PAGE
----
The church needs spiritual fathers and mothers in leadership. Just as families benefit when they are led by both a father and a mother, churches benefit when they are led by gifted and called men and women, who are able to minister according to their gifts and abilities and are not constrained by traditional gender roles.
 Complementarians are Christians who believe that the Bible teaches that only men can be leaders. They have very narrow and rigid ideas of leadership which do not allow for feminine expressions. Leading complementarian John Piper believes that all men are designed by God to be leaders; and that all women are designed by God to be submissive followers of all “worthy” men. (John Piper and Wayne Grudems (editors), Recovering Biblical Manhood and Womanhood, Westchester, Il: Crossway Books, 2006.) Yet, while insisting that leadership is a masculine trait, complementarians do not seem to have a problem with women who lead (or teach) women or children. (Read more on the illogical reasoning of that position here.)
 Deborah is just one of several notable women leaders mentioned in the Bible. At some point in Israel’s history, Deborah was their leader. Judges chapters 4 and 5 records Deborah’s leadership and does not mention that there was anything peculiar about her being a leader and a woman. In fact, her gender does not seem to have been an issue at all. Deborah was an excellent leader. She was a prophetess, a judge and a military leader. In comparison with other leaders (judges) mentioned in the book of Judges, there are no negative words about Deborah; yet complementarians still assert that leadership is for men only. (There is no hint in Judges that Deborah became a leader because there were no men capable of the task.) [More about Deborah and other Bible women with spiritual authority here and here.]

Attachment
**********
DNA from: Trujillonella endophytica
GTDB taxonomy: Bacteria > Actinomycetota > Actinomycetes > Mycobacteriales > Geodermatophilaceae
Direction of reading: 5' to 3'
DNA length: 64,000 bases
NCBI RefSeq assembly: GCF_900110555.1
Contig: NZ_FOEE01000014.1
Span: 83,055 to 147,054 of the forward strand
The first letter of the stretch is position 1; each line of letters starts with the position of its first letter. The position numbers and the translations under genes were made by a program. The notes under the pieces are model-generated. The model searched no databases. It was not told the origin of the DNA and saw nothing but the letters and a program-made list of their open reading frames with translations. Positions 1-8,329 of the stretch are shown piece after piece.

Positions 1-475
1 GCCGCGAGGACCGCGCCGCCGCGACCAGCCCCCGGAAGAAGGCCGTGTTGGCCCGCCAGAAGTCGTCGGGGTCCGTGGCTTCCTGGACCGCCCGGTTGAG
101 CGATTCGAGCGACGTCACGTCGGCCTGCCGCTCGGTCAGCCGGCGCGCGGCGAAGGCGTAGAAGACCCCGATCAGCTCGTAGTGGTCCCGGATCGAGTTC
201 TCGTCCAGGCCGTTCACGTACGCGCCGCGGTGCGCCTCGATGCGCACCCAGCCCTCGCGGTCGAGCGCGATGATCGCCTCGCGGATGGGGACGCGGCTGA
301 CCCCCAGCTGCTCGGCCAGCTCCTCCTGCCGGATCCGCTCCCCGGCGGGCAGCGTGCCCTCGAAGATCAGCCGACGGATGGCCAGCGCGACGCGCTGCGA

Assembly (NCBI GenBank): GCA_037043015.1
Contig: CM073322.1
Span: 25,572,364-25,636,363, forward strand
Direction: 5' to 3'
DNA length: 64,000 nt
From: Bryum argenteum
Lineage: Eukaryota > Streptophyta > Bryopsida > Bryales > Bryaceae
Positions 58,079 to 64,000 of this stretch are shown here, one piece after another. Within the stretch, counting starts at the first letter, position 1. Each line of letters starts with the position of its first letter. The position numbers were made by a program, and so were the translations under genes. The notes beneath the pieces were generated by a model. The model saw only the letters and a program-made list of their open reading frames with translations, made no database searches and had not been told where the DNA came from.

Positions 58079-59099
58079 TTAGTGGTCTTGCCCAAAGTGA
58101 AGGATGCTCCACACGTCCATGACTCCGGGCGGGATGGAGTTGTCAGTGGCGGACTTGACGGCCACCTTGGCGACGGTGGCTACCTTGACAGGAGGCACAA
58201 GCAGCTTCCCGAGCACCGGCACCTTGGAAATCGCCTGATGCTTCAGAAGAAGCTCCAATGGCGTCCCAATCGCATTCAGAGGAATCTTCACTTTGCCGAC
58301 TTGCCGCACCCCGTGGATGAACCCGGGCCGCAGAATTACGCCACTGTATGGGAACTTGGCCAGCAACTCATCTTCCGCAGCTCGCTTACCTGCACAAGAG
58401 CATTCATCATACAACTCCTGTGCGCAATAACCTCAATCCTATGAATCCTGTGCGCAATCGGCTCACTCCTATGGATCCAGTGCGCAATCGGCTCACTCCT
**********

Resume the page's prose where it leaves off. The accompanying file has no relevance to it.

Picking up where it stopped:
The earliest Greek manuscripts of 1 Thessalonians 2:7 have that the apostles became “infant children” nēpioi, rather than “gentle” ēpioi. (Epioimay be translated as gentle, mild or kind, etc.) The NIV (2011) translates 1 Thessalonians 2:6-8 as: 6 We were not looking for praise from people, not from you or anyone else, even though as apostles of Christ we could have asserted our authority. 7 Instead, we were like young children (nepioi) among you. Just as a nursing mother cares for her children, 8 so we cared for you. Because we loved you so much, we were delighted to share with you not only the gospel of God but our lives as well.
 Because complementarians regard leadership as a masculine domain, they are concerned that women who lead will lose their femininity. However, women frequently engage in activities that do not enhance their femininity. What is so feminine about vacuuming carpets, carrying baskets of wet washing, cleaning toilets, or the numerous other domestic chores which the complementarians have no issue with?
Graphic credit: iStock photo and Katie Hickman.
Adapted from newlife.id.au.© Margaret Mowczko.